(v) Restriction of the right to retake goods. The Act creates a special class of protected goods. Goods are protected’ under the Act if (a) they were sold under a hire- purchase or conditional-sale agreement (b) one third of the price has been paid or tendered, and (c) the hirer has made no attempts to terminate the agreement.

Such goods are protected by a restriction on the owner’s right to recover the goods without a court order begins obtained from the Country Court. At such proceedings the Court may:-

Order the specific delivery of all or some proportion of the goods, bearing in mind how much has been paid.

Order the hirer to pay the outstanding balance in such a way as it deemed fit, or it may order a new agreement according to the detailed rules laid down in the Act.

(vi) Right of cancellation exists on all contracts signed elsewhere, i.e. made in usual trade premises. A right or cancellation exists on all contracts signed elsewhere, i.e. doorstep sales, etc. Such as sale will be cancelled if the buyer gives notice within four days of receiving the second statutory copy.

The buyer then has lien on the goods for recovery of the deposit and the return of any goods to the shop, but may wait for them to be collected, being responsible for their safekeeping for 21 days. After that time responsibility for the goods ceases.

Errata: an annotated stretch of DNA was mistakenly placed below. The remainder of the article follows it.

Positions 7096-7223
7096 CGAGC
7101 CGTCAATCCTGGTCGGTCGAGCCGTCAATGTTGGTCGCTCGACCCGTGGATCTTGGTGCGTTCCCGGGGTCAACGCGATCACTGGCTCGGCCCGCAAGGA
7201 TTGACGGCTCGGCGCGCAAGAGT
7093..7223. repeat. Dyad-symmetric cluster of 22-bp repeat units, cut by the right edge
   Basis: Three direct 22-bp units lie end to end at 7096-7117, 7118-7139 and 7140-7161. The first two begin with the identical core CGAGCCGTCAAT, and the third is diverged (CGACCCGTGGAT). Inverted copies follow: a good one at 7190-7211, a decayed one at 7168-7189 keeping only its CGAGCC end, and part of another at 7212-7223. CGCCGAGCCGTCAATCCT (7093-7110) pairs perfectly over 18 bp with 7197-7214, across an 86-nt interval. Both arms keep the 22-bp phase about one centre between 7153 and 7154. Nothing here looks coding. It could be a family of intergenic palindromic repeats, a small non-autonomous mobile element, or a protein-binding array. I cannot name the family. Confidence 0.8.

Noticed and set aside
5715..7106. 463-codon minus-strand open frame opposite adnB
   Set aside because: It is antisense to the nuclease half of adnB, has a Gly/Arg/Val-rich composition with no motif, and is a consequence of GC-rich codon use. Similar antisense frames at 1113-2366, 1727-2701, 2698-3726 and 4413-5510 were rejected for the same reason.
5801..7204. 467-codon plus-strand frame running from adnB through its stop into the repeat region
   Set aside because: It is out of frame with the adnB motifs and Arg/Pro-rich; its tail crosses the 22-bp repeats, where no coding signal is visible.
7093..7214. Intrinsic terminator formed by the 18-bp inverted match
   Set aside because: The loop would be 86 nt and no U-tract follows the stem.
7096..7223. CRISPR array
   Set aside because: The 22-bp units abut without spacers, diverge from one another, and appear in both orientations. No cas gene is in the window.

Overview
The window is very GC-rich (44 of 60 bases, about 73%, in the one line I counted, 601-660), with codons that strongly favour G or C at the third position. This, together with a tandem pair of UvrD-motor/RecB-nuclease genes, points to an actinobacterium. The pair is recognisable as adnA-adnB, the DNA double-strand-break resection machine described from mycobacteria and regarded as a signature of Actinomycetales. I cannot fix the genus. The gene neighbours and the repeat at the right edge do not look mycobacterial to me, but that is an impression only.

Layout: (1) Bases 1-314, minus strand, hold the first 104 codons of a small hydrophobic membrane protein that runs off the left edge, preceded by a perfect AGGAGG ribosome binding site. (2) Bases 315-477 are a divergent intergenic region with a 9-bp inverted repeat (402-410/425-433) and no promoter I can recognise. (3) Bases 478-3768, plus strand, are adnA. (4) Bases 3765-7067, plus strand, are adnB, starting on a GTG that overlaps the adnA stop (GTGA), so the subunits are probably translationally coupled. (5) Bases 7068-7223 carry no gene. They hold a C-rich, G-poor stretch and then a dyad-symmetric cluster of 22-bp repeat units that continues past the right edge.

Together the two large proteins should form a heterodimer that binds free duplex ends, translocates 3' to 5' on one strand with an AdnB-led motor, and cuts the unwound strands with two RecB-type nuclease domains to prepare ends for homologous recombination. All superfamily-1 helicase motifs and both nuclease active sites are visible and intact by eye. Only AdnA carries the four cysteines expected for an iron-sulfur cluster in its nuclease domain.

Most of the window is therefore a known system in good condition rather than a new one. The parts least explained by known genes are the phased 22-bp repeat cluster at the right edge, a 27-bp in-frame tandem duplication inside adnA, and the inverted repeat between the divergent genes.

(vii) Right of the hirer to terminate the agreement. At any time the hirer or buyer may terminate the agreement, buy must pay half the price, or what is due if the contract has already passed the half-way mark. The hirer must also pay for any damage done to the goods. Any clause in the agreement increasing the hirer’s duties and making them more onerous than the Act requires is void.

This right to terminate the agreement is a great protection to consumers who get into difficulties, for they can always escape from the agreement by giving notice to the trader; Give in notice to the finance company. The trader must past the message on to the finance company.